To commemorate the 50th anniversary of the story break by Associated Press investigate reporter Jean Heller, the only woman on the agency’s Special Assignment Team, the AP has republished the original story about the Tuskegee Study and a behind-the-scenes story on how Heller broke the news. Despite some occasional anachronistic language — such as “venereal disease” and the dehumanizing use of “syphilitics” instead of person-first language — the article is worth reading to get a sense of how shocking the revelation was. From the very first line, Heller doesn’t pull any punches: “For 40 years the U.S. Public Health Service has conducted a study in which human guinea pigs, denied proper medical treatment, have died of syphilis and its side effects.”
Why Tuskegee remains important today
The most important reason for journalists to read the story and be familiar with the Tuskegee Study is to understand how significantly it continues to affect medical research and health care. Whatever seeds of distrust already existed, justifiably, among Black Americans toward health care, the Tuskegee study planted more and watered them.
Study after study after study has reported that Black Americans are underrepresented in clinical trials, even for diseases that disproportionately affect them at higher rates. And study after study after study has found, among other reasons, that distrust is a common thread underlying that low participation. The Tuskegee Study is only one part of that and may not even necessarily be a big part of it, as some research has found. But a wealth of studies have revealed other ways the Tuskegee Study has affected Black Americans, from contributing to lower life expectancy to hampering efforts to treat HIV to vaccine hesitancy, though Tuskegee was far from the top reason for the latter among Black Americans.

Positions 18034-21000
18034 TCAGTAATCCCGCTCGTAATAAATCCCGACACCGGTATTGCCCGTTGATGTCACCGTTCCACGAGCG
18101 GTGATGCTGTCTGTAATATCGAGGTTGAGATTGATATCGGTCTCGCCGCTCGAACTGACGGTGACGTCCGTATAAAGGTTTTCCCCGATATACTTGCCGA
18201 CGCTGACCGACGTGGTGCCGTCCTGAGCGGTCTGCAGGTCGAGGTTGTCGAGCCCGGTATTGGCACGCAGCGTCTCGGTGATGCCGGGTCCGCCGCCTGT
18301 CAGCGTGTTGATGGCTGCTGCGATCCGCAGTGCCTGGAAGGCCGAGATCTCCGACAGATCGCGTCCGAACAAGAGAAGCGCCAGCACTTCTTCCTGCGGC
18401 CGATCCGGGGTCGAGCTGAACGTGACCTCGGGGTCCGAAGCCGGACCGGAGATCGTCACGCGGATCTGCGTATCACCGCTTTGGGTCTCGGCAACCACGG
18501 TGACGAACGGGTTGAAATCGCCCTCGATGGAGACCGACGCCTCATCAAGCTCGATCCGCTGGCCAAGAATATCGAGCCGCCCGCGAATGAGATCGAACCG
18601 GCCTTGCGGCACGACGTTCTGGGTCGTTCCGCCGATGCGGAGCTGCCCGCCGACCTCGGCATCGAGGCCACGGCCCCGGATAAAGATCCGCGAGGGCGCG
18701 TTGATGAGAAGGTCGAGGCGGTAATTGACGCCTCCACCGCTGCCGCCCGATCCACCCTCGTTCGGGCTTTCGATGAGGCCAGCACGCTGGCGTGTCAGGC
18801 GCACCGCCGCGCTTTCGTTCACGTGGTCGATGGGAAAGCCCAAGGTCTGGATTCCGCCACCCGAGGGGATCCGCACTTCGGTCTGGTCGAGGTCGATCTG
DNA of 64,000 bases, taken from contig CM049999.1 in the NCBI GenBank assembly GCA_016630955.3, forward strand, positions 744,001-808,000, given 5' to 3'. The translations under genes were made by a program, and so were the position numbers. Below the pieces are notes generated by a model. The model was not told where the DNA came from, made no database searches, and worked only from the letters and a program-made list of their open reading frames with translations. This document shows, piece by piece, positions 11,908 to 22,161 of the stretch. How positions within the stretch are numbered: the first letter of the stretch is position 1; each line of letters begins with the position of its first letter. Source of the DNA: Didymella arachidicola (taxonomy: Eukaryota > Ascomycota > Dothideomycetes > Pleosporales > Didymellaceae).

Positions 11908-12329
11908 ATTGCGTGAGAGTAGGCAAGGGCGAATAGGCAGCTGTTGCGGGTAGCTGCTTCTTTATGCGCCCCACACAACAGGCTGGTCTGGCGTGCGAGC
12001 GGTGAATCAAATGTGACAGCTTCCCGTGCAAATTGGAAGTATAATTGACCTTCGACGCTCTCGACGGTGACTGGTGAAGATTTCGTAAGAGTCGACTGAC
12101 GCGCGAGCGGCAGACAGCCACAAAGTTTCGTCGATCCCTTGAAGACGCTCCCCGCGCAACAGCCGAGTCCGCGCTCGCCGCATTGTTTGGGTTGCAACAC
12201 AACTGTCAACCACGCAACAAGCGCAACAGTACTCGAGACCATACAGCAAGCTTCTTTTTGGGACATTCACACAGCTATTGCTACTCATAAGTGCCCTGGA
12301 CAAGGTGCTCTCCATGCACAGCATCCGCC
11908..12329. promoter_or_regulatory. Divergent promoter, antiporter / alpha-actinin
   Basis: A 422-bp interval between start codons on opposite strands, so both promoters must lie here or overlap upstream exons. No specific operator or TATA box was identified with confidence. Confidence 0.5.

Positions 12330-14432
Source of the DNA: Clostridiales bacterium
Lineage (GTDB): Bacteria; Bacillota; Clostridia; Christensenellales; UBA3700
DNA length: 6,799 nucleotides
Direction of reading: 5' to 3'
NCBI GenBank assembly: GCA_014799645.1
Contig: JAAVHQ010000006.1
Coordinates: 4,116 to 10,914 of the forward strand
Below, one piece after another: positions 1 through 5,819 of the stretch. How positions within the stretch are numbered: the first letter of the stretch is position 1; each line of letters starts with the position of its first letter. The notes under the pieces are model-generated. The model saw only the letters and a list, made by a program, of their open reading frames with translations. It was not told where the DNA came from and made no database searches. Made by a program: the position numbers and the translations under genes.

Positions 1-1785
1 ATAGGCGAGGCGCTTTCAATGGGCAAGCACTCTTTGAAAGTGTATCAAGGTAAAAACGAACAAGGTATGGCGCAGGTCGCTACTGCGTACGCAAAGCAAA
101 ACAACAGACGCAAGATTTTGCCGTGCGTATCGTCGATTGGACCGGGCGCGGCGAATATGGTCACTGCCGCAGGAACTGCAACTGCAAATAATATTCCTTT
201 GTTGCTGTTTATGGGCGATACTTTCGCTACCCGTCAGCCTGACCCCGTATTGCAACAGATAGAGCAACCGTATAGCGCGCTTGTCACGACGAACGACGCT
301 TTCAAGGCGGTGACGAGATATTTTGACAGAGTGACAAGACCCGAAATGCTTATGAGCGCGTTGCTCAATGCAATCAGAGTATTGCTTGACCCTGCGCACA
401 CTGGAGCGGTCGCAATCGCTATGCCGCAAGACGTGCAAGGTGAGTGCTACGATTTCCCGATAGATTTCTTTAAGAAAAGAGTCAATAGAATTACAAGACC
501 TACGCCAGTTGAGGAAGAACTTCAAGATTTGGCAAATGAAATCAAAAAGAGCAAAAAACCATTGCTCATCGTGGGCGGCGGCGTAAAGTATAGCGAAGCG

Some studies have disputed the impact of the Tuskegee Study on Black Americans’ mistrust of American health care, but those studies preceded Web 2.0 and the ubiquitous influence of social media, which have increased awareness about the experiment. What’s undeniable is that health care disparities and systemic racism persist in U.S. health care, and the Tuskegee study, despite a formal apology from President Bill Clinton and a subsequent settlement to affected families, is a part of that.
At the same time, Tuskegee is not responsible for all health care disparities affecting Black Americans or is it the primary driver for Black mistrust — there’s more than enough structural racism in the health care system to sustain that without the Tuskegee Study’s legacy.
One positive result of the exposé on the Tuskegee Study was The Belmont Report, which established guidelines and the ethical principles of “respect for persons, beneficence and justice” to protect people who participate in research. Yet it still took until 1991 for the federal government to adopt the Federal Policy for the Protection of Human Subjects, fully codifying the protections recommended in The Belmont Report.
AHCJ has reached out to several Black health care providers to get their perspectives on how the Tuskegee Study continues to affect Black Americans, racial disparities in health care and Black Americans’ access to care and treatment. We look forward to bringing you those perspectives in a future post.